One of the questions I was asked during my presentation Learning Disabilities and ADHD: An Insider’s Perspective was how do you tell if a student really has ADHD. I was also asked about the clinical definition of ADHD.
Personally, I have never been one for labels or official diagnosis. Instead I tried to find ways for all of my students to be successful. My prime directive is that if a student was willing to invest the time and energy to passing my class then I would find a way to help them succeed. As a result I was open to trying many strategies. I have learned that many methods that help those with learning disabilities and ADHD succeed are also good for other students. It is better to provide as many channels for learning as possible.
Also, I believe it is important to teach students how to succeed. As educators we need to not only teach content but instill in our students the skills and tools needed to become independent learners.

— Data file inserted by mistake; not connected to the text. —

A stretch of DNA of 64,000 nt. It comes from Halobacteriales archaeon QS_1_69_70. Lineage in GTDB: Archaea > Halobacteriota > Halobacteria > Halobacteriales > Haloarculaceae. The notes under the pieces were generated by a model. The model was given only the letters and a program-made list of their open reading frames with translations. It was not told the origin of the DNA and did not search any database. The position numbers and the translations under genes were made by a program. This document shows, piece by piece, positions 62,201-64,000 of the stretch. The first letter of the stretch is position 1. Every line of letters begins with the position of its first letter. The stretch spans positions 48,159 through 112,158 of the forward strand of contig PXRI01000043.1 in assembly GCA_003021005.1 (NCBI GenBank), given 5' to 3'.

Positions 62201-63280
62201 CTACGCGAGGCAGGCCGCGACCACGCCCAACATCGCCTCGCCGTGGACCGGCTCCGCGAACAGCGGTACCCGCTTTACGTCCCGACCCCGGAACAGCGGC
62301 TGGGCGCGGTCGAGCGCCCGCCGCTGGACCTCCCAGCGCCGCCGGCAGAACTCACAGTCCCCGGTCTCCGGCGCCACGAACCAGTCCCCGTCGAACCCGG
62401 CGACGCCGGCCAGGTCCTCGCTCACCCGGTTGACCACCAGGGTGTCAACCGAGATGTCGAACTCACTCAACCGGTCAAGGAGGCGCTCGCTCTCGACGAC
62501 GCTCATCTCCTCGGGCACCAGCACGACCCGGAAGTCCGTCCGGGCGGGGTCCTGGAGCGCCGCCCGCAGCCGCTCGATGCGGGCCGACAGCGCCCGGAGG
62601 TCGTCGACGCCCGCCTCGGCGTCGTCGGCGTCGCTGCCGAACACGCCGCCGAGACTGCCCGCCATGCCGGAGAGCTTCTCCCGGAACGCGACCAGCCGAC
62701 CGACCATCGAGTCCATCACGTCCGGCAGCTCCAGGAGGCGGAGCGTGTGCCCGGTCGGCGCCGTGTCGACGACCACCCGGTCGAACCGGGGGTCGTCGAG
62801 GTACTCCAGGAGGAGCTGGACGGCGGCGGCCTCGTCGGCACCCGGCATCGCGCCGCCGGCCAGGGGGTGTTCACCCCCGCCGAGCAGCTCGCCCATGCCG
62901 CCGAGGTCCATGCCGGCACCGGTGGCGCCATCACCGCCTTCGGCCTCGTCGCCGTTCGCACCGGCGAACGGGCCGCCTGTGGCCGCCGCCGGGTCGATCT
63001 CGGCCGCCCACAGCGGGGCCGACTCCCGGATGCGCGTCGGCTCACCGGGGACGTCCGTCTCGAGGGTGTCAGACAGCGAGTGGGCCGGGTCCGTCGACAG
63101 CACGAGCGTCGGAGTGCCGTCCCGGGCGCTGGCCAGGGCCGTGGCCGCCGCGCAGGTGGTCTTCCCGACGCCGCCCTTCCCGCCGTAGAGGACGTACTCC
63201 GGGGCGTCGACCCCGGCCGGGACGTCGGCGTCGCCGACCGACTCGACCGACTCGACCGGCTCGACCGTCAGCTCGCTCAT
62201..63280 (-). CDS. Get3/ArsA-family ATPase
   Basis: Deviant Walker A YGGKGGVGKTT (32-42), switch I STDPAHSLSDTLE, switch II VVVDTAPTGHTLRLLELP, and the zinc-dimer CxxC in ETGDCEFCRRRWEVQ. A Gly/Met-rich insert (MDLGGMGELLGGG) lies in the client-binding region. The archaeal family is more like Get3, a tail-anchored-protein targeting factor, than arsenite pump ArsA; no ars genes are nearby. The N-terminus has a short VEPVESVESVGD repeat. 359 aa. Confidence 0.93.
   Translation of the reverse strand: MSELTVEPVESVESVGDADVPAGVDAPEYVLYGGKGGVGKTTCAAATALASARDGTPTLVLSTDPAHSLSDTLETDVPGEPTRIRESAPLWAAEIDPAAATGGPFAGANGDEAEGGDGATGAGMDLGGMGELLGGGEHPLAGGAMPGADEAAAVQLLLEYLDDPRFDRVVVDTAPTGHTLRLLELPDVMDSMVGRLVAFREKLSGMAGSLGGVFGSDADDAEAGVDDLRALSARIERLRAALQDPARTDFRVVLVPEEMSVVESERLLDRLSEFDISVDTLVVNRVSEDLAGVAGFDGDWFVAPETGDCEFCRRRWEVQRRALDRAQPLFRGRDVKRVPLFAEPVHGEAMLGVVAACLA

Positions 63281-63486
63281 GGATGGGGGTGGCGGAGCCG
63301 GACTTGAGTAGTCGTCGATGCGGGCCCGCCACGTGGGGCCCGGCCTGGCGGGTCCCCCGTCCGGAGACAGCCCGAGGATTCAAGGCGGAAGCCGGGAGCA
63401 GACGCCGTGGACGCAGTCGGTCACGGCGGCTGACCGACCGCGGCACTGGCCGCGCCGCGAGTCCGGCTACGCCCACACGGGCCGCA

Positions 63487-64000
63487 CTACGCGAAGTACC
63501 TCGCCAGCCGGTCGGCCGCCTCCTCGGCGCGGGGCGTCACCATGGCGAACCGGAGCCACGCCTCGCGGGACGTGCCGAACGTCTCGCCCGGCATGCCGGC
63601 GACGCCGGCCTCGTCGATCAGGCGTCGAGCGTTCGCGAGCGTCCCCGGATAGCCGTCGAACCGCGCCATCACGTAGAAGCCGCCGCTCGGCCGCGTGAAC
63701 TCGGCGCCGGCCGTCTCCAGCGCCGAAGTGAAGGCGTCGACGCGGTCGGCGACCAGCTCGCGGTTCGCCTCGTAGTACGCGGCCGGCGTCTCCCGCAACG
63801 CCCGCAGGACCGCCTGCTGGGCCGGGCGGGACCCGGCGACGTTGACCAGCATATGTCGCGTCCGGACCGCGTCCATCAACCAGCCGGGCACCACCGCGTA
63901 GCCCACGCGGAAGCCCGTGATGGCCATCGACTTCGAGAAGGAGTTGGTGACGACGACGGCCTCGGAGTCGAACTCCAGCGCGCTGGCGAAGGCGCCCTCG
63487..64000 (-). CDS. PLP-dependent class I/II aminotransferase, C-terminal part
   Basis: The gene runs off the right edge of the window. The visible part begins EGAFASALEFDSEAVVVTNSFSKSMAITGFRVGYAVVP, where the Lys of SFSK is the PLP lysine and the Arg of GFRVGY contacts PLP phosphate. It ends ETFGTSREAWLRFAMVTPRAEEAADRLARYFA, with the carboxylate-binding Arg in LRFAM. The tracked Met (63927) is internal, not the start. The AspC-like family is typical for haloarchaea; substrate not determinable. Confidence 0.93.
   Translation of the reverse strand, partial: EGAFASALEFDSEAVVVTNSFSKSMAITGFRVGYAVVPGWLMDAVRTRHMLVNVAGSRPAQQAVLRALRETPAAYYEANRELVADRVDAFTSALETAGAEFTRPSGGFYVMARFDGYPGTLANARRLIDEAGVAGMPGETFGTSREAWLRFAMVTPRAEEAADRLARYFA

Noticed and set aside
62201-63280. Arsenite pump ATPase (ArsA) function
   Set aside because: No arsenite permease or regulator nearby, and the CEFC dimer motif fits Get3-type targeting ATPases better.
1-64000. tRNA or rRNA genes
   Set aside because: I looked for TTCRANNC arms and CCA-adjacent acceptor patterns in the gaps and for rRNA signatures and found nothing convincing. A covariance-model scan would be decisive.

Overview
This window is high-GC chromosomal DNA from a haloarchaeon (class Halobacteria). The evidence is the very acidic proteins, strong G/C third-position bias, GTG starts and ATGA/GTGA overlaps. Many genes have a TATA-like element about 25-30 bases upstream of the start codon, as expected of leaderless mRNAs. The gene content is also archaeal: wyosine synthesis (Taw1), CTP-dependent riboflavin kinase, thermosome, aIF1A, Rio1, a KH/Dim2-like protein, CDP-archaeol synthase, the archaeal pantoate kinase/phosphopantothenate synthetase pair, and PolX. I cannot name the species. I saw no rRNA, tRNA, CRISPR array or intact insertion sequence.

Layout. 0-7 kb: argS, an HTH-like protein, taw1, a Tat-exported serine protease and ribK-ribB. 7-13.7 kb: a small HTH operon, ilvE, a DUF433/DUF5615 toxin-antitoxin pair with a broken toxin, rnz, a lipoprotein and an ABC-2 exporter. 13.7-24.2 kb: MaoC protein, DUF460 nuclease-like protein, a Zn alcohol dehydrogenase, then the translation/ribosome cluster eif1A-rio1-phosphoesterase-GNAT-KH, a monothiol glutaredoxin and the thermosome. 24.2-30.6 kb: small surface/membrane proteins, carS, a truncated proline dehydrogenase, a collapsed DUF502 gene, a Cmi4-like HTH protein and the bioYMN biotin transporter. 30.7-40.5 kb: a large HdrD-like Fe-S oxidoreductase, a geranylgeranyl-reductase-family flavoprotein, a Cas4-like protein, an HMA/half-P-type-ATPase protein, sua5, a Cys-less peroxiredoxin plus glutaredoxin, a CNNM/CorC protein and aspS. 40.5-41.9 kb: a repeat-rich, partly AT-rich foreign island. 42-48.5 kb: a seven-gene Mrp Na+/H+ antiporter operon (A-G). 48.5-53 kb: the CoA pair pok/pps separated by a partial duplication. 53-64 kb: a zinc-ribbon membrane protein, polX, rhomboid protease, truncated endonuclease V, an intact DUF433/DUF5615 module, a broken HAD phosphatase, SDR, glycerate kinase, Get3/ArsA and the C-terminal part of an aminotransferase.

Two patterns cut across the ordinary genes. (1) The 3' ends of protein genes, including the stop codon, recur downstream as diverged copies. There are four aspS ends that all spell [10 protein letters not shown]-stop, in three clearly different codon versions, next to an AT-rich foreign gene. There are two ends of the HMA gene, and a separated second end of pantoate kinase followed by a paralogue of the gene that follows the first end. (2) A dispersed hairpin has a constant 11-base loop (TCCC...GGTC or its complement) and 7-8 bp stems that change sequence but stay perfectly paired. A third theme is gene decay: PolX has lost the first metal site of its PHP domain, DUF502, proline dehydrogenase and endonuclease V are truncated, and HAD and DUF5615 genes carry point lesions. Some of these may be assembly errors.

One comment I often hear is that ADHD is used as an excuse to get out of school work. ADHD can and often interferes with daily life including school work. However it should never be used an excuse. It may be use as an explanation for why a task is hard or must be done differently. For example, because I have ADHD it is often hard for me to keep up with tasks like the laundry, dishes or other housework. I know it is a problem so I use cleaning checklists, timers and routines to help me stay focused. There are times I don’t feel like controlling my ADHD and dealing with things. I know what I need to do to handle my ADHD either I choose to do it or not. If I fail to do the things needed to control my ADHD that is my choice and there will be consequences.